While dining with a ruler, pay attention to what is put before you. If you are a big eater, put a knife to your throat; don’t desire all the delicacies, for he might be trying to trick you. Proverbs 23: 1-3
Have you ever met someone who comes across as a bit intimidating? If you have, then you know you know it has the potential to knock you off balance. This proverb is a warning to dining with ‘rulers’, or folks who have power, because they may have ulterior motives as to why they want to meet with you. Basically, beware of being dazzled by their wealth or lavish food. And no, the writer of this proverb isn’t suggesting that you actually put a knife to your throat. That word picture has to do with – you guessed it – self-restraint. In other words, keep your wits about you and remember not all that glitters is gold.
Let’s talk about what’s really going on here. This is the time when you find yourself with someone who brings out that intimidation factor that can be found in all of us. Now, sometimes, the person is intentionally intimidating for the purpose of compliance. Think police or military in their uniform. It’s fashioned that way for a reason ;). And it works!
But that’s not the issue here. The issue is when you find yourself with a person who is using intimidation to control you or have the upper hand. There is something they want from you and one way to get that is for you to feel ‘smaller’. It works, because we’ve all experienced it. Let’s dig into this a little more.
For the person doing the intimidating, there is obviously a need to be in control, to communicate or show that they are greater, more powerful, richer, smarter, etc, then you. However, the fact they need to do this says quite a bit about them. The need to elevate would suggest to me that there are some inferiority issues at work here, and the only way to overcome that is to make you feel smaller. Or perhaps they want something from you and they will go to any length to get it, and if intimidation works, they will employ that tactic.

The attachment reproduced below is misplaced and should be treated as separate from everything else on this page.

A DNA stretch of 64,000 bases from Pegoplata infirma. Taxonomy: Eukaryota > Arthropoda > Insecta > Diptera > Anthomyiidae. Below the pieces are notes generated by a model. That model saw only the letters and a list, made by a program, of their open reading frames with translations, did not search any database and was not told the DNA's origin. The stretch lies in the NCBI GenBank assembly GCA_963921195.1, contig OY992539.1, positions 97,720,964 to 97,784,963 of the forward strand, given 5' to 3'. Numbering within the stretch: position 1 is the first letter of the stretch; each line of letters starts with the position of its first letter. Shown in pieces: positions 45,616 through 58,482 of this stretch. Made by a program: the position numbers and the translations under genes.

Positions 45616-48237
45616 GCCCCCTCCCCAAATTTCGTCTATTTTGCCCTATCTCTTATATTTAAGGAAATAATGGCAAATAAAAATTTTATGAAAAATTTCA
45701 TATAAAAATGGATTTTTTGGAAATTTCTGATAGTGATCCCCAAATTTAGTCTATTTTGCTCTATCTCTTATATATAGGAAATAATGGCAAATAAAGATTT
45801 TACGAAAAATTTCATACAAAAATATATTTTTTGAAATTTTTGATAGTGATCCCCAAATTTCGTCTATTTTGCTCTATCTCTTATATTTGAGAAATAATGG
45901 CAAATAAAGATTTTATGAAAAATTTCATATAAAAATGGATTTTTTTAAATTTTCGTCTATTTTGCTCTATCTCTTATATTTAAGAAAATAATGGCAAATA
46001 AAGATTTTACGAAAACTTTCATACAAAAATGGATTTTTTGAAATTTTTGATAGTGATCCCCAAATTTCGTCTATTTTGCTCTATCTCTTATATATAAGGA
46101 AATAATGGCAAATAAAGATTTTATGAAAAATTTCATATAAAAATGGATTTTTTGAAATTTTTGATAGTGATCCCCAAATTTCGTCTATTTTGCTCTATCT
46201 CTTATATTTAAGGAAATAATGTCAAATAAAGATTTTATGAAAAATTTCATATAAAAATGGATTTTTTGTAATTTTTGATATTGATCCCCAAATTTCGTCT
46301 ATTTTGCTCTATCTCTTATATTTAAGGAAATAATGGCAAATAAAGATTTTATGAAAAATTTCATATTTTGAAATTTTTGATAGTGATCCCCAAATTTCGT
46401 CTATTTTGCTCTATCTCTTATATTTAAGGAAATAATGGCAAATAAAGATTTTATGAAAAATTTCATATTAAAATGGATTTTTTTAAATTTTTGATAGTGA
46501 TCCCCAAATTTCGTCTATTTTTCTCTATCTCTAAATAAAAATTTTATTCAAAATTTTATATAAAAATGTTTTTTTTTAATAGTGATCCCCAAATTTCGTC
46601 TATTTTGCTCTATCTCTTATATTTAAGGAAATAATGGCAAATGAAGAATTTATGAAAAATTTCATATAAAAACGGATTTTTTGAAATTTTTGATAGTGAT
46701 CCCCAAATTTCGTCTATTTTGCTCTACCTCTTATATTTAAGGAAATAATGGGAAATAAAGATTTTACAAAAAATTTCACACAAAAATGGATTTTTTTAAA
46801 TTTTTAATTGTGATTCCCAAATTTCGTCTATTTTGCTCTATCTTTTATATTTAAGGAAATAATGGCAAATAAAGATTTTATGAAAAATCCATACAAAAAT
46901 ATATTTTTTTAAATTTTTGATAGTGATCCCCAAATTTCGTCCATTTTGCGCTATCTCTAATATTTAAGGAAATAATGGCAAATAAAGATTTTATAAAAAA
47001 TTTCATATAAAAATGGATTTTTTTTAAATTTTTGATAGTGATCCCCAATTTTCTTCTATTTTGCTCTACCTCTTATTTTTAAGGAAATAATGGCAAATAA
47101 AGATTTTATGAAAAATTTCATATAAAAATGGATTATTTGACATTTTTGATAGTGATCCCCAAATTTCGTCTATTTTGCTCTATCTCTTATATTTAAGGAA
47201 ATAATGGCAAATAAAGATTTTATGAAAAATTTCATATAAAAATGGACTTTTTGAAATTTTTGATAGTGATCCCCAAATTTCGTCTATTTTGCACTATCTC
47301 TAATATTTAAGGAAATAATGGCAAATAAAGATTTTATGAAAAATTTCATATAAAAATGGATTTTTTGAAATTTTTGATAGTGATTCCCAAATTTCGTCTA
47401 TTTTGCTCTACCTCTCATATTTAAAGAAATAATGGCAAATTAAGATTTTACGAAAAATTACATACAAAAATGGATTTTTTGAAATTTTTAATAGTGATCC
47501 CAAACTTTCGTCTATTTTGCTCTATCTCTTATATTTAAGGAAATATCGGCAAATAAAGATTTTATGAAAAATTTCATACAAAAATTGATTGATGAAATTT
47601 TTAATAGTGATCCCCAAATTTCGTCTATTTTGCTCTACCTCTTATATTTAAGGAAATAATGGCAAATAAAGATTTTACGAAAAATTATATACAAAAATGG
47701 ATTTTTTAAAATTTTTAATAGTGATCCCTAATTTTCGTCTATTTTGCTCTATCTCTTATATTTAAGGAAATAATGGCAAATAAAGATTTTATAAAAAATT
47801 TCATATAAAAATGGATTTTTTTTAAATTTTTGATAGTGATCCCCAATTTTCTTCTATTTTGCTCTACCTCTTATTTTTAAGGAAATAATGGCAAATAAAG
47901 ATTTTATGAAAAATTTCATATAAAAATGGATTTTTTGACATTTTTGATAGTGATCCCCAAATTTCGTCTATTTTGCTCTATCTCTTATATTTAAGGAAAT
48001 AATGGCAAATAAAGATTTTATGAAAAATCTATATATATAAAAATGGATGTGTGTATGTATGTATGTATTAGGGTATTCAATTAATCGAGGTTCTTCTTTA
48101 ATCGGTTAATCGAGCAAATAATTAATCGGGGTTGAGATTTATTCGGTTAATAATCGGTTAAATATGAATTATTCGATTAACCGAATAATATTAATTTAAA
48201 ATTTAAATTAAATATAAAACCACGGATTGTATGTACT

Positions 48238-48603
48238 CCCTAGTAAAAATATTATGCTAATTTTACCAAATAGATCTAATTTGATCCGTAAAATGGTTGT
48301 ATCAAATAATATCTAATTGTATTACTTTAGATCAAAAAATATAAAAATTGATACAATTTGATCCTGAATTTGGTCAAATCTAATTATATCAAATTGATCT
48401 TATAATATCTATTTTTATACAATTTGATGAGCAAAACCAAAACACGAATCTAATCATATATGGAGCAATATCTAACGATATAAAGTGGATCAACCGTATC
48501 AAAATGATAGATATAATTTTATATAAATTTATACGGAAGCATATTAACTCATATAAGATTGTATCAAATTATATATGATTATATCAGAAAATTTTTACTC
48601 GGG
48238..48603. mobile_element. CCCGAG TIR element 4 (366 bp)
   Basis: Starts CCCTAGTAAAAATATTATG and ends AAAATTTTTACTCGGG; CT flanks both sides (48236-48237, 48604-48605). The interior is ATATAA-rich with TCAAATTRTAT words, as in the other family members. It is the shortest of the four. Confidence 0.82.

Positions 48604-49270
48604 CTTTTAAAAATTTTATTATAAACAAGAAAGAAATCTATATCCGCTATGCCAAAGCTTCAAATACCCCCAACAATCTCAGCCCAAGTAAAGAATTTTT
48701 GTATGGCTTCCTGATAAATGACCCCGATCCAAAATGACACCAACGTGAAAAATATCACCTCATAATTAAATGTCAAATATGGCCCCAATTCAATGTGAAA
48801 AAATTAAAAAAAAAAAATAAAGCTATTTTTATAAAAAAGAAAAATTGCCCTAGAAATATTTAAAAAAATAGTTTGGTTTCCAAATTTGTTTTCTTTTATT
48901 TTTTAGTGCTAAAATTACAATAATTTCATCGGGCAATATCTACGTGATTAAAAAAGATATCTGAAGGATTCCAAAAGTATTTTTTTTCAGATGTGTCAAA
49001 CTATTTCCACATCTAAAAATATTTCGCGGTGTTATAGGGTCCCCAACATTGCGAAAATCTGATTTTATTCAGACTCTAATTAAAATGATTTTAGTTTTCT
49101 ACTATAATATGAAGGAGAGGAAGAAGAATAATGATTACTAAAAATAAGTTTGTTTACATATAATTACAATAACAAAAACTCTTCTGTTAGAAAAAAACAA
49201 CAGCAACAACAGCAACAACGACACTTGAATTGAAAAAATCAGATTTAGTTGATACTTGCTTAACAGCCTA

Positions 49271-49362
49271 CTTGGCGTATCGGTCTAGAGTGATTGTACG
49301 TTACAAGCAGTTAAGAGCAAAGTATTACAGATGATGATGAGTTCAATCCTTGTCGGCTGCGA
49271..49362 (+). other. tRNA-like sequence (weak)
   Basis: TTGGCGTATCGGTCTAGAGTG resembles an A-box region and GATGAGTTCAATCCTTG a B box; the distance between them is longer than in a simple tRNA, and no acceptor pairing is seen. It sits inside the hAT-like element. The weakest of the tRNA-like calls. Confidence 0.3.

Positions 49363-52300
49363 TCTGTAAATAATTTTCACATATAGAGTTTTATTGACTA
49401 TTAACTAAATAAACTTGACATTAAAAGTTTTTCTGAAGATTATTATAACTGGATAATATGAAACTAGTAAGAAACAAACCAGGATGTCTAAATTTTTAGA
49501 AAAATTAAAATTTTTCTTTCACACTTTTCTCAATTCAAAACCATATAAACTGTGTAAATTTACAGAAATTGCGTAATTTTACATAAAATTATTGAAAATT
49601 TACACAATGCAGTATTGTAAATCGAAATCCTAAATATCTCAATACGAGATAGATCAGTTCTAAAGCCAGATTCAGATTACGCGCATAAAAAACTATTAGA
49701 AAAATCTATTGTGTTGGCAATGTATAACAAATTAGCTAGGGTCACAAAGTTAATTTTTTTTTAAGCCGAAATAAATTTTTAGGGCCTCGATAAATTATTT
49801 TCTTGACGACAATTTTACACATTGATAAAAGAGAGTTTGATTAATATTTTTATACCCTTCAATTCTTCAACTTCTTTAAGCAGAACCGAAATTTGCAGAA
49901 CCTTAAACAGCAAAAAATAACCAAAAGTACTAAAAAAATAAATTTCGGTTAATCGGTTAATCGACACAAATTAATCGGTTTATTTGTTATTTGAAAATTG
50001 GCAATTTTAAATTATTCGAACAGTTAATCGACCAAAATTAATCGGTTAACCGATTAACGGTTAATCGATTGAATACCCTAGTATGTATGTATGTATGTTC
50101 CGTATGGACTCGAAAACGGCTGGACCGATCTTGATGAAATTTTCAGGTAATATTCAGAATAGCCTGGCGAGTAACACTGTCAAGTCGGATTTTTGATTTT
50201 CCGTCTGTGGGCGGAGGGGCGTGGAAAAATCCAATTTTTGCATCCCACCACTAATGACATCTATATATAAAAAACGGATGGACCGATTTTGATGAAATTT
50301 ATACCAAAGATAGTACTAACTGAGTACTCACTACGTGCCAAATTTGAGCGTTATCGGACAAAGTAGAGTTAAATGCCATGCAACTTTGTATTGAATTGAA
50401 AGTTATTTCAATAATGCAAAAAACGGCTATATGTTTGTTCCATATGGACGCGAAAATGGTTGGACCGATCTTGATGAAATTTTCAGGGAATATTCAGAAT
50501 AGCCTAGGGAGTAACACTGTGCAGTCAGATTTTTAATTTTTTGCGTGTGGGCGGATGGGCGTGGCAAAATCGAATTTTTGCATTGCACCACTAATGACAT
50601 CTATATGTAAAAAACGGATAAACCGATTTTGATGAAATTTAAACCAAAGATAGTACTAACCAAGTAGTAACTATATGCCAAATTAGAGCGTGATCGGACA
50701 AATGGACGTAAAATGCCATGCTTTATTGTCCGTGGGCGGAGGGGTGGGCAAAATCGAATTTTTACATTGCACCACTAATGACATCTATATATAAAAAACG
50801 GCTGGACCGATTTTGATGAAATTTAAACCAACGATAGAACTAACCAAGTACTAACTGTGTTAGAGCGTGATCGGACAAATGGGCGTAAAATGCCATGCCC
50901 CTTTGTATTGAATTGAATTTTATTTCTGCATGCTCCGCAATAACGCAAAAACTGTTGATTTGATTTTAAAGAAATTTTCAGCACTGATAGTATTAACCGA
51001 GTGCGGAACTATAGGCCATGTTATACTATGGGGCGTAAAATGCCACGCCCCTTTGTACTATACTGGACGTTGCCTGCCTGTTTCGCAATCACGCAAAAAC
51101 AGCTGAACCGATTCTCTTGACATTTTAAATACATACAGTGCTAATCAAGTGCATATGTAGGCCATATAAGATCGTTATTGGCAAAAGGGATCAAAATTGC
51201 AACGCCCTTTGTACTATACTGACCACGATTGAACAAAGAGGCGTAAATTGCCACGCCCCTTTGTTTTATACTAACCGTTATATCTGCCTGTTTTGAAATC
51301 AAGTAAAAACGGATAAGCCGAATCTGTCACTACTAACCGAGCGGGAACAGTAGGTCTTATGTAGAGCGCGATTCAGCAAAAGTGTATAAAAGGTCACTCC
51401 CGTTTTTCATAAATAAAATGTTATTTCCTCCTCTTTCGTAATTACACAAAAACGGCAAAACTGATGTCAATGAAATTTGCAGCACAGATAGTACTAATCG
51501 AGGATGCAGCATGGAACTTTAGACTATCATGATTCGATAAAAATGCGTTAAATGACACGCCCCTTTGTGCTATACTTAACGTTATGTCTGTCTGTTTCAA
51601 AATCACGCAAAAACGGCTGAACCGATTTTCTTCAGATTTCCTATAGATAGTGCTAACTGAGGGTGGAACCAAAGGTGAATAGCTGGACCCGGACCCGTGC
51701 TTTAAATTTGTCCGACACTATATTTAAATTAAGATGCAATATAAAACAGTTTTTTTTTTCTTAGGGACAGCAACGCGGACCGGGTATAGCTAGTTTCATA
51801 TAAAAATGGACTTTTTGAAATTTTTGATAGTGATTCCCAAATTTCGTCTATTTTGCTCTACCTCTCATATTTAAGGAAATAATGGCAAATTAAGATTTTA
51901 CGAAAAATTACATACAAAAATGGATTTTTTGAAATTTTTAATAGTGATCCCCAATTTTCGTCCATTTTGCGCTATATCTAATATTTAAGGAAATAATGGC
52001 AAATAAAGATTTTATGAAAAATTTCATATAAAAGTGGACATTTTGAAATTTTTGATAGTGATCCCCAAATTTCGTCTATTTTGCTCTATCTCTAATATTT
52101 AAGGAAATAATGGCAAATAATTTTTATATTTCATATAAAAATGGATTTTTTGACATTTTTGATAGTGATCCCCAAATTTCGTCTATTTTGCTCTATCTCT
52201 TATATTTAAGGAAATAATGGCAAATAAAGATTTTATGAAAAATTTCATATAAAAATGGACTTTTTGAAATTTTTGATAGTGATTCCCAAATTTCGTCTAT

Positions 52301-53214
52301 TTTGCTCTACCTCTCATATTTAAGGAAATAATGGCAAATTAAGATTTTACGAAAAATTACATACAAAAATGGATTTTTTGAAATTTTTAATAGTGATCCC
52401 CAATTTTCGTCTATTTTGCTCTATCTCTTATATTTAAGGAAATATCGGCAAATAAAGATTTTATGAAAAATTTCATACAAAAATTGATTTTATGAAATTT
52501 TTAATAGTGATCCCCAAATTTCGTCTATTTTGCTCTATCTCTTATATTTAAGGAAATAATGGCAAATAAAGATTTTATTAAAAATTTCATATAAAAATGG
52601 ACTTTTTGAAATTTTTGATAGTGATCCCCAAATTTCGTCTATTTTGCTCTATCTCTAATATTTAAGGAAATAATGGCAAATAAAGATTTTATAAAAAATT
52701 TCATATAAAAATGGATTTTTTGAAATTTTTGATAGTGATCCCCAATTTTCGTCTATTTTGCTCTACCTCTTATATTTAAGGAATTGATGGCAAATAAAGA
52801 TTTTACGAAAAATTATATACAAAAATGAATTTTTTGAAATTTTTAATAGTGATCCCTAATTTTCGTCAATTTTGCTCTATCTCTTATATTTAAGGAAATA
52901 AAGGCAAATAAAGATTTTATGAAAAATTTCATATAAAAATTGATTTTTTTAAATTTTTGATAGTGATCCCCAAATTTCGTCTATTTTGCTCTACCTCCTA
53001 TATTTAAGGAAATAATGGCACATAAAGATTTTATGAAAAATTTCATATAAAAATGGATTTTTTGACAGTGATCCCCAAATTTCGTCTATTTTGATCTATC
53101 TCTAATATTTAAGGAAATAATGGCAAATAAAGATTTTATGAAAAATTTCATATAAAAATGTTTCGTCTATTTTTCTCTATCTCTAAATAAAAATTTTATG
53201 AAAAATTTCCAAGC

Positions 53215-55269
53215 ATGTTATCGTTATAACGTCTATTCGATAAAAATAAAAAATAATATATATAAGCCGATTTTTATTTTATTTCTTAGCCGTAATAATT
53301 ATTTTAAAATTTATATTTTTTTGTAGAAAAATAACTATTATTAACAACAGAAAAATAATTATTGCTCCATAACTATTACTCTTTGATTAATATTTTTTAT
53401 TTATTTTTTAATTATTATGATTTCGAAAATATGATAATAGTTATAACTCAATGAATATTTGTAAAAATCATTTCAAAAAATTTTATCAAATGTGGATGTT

But to be fair, I must consider the other side of the coin. It’s true that sometimes I sabotage myself when it comes to meeting someone who, in my eyes is ‘more’ than I am. I immediately feel and believe that I am ‘less than’, and in believing that, I have placed myself at a disadvantage. That person may not have an intimidating bone in their body, but because of how I see myself, I therefore see them as intimidating.
So what’s the answer to all of this? It comes down to how I really see myself? The truth of the matter is that in God’s eyes, we are all created equal. We are created equal because
It comes down to the application of wisdom. If you’ve been reading the proverbs over the past three weeks, then you will notice that the wise person leads themselves. Their desires, other people, and situations do not dictate how they live their lives. The wise person has learned to walk humbly with their God. And in that statement, lies the answer. Humility will always trump intimidation. A humble person is aware, not only of their strengths, but also their weaknesses. A humble person is not swayed or captivated by money, sex or power. A humble person is aware that they were created in the image of God, and it’s to God that they owe their life.
A humble posture always triumphs over intimidation.
2 thoughts on “The Intimidation Factor”
When a person seeks approval, recognition they are motivated to perform so as to impress their audience. Their identity is determined by external controllers. On the other hand, humbleness as a posture, elevates internal determinants of one’s identity.